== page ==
My company is about to deploy PA's in a few of our data centers as well as a single Panorama VM. I have a traditional ASA background & want to know some basic theory on how PA's are configured. I am enjoying the free training on the support site but I notice that so far most of it is taught based around configuring from the WebUI. If I understand correctly Panorama is supposed to be used instead of the WebUI & I want to know if thats true & if so how different is configuration between Panorama & WebUI? Here are some questions I have as a newbie to PA.
1) Is the WebUI still relevant when the PA's your managing are set up on Panorama?
2) Can 100% of the configuration be done from Panorama? Even for a single PA?
3) Are there ANY settings that can ONLY be configured on CLI or the XML configuration terminal
If so which settings?
4) Are Palo Alto & Juniper command line/sintacs mostly the same, somewhat the same or completely different?
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1) yes the GUI is still relevant but depending on how you setup Panorama you may never need to log into the individual firewalls once they've been configured. Panorama can be your sole management point for the firewalls.
2) No. The devices need to be configured a little bit so that they can communicate with your Panorama server when you are doing the inital configuration. Once they can communicate with Panorama then the answer would be yes, you could do the rest of the management 100% from Panorama.
3) There's a few but nothing that I would suspect you to get into initially.
4) It's fairly similar, same sort of layout. There are a number of differences that you'll find but they are easy to wrap your head around.
So one of the things that I'll point out to someone transitioning from an ASA background is that your whole mentality about how you build out policies really needs to change to effectively use all of the features of the firewall. Make sure that you don't simply transition your configuration to PAN and ignore app-id or WildFire and Security profiles, I've ran across way to many configurations that essentially purchase a PAN and don't use a third of its features because they are stuck in 'ASA' mode.
Next, you'll find that a lot of people prefer the GUI when working with PAN, but that doesn't mean the CLI isn't valuable. The CLI and the API essentially go hand in hand, so if you get good at working in the CLI then you can easily script changes with the API.
Unlike other firewalls where you'll find features that are only accessable in the CLI, you'll actually find PAN to be the opposite. You'll find some features that only exist in the GUI and are totally inaccessible from the CLI; likewise you'll find more in-depth commands that are CLI only, but those are mostly debug and output commands.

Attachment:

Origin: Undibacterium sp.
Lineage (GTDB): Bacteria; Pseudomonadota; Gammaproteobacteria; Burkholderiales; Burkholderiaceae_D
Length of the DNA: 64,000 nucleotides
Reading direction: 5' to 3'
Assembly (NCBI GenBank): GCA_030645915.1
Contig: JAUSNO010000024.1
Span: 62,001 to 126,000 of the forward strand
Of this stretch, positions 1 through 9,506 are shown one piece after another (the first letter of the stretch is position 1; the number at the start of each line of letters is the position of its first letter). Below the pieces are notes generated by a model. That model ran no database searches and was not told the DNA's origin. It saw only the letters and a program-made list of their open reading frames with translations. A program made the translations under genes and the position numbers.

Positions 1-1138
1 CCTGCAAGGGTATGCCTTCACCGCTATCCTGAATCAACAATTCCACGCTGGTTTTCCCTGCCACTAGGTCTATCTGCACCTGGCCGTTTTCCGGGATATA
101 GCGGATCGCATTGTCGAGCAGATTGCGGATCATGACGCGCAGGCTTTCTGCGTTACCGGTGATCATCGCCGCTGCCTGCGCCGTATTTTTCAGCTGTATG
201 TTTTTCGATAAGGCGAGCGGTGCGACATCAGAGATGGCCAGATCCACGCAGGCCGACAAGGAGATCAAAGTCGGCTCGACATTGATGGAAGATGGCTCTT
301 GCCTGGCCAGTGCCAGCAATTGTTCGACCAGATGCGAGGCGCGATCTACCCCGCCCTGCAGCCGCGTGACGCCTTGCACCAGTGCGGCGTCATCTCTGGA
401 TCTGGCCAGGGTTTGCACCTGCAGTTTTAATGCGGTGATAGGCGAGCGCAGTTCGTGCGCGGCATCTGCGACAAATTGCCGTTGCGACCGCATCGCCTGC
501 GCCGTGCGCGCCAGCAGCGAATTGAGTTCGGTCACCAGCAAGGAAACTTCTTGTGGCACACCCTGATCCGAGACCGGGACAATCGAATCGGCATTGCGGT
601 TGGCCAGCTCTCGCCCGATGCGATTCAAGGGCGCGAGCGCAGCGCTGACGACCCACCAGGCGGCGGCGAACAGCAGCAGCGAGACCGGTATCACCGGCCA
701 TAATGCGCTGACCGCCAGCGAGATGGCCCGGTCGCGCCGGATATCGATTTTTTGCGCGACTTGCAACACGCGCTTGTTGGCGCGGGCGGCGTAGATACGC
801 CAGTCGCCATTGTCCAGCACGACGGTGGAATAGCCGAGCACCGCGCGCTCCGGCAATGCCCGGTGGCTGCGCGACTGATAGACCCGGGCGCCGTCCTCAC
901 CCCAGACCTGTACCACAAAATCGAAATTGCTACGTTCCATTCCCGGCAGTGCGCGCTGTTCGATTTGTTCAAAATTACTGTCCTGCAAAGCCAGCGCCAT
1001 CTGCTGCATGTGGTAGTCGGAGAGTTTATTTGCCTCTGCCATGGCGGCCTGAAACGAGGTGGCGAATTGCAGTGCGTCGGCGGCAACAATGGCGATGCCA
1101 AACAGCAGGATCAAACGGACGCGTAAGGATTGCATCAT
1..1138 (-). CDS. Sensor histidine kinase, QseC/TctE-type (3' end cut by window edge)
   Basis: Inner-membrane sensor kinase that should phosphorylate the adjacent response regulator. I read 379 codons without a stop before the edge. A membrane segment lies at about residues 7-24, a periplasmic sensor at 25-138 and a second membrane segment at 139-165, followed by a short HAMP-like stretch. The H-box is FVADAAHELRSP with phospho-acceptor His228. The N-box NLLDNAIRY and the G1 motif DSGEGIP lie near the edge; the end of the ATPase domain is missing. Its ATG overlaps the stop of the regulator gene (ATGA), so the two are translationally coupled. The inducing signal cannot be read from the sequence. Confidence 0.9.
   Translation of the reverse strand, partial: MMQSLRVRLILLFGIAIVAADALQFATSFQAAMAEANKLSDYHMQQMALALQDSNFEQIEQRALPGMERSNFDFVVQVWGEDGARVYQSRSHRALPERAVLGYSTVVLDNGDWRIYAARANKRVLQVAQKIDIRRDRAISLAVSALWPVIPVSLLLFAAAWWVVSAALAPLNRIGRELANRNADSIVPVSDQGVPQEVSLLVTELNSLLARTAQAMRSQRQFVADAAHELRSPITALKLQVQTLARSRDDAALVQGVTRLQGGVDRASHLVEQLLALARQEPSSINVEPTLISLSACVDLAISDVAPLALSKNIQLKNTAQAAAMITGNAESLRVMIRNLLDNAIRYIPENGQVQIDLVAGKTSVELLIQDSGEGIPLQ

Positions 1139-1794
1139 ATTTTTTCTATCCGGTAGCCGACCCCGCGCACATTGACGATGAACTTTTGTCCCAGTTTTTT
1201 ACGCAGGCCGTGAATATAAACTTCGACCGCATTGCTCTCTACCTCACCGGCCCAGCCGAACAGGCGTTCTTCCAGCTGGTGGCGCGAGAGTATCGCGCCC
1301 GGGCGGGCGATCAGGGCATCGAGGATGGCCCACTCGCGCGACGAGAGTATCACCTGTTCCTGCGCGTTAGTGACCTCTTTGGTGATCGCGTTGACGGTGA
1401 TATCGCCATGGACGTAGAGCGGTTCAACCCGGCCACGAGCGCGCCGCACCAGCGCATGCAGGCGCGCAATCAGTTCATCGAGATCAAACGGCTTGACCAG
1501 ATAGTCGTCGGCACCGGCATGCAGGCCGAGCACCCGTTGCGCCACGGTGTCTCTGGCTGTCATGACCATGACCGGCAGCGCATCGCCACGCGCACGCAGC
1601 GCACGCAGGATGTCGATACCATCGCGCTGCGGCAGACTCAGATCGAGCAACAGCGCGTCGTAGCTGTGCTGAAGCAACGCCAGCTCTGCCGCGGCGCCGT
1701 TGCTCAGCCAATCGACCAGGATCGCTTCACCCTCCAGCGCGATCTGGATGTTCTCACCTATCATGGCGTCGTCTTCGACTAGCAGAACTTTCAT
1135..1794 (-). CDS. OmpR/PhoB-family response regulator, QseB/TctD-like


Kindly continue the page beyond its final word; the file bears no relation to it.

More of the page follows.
Biggest thing is don't get frustrated in the change, and don't be afraid to ask for help if you need it. Coming from an ASA background there are going to be some things with PAN that don't really line up with what you are used to, don't get frustrated by that.
PA has a similar feature that is only available in the CLI to the best of my knowledge. What you are looking for is the 'test' function.
Essentially you just run 'test' then specify what you want to test, so 'security-policy-match', 'pbf-policy-match', 'nat-policy-match', 'decryption-policy-match' or the like and input all the information that you would have present to see which policy matches what you've inputed. If it doesn't return anything then you don't have a policy to match what you've setup.
An example of this would be 'test security-policy-match protocol 17 from L3-Trust to L3-Untrust source 10.191.16.1 source-user WISLEG\bpry destination 220.127.116.11 destination-port 53 application dns'.
As it sits currently there isn't an all-inclusive option similar to packet-tracer in the ASA world and you would need to test each part of the full communication path. This also won't account for packets that need to traverse a VPN tunnel similar to how the ASA would. That's like the one feature on the ASA that Cisco really got right ;-)
I meant to ask you, how different in comparrison is the WebUI & Panorama?
For instance if in the WebUI I needed to create tacacs authentication for PA admins I would need to go to Device > Server Profiles > Tacacs+ and create a Server Profile & then go to Device > Authentication Profile and add the Server Profile to an Authentication Profile, Etc...Etc...
How different would the location of these settings be when doing the same thing in Panorama? Would learning to configure in the WebUI be pretty much the same thing as learning Panorama configurations?
So most things like that which you configure on the Firewall would be in the same location on Panorama for the actual Panorama appliance. If you were trying to configure the Server Profile to get pushed out to the firewalls then this would actually be done with a template to be able to push this information from panorama to the firewalls.
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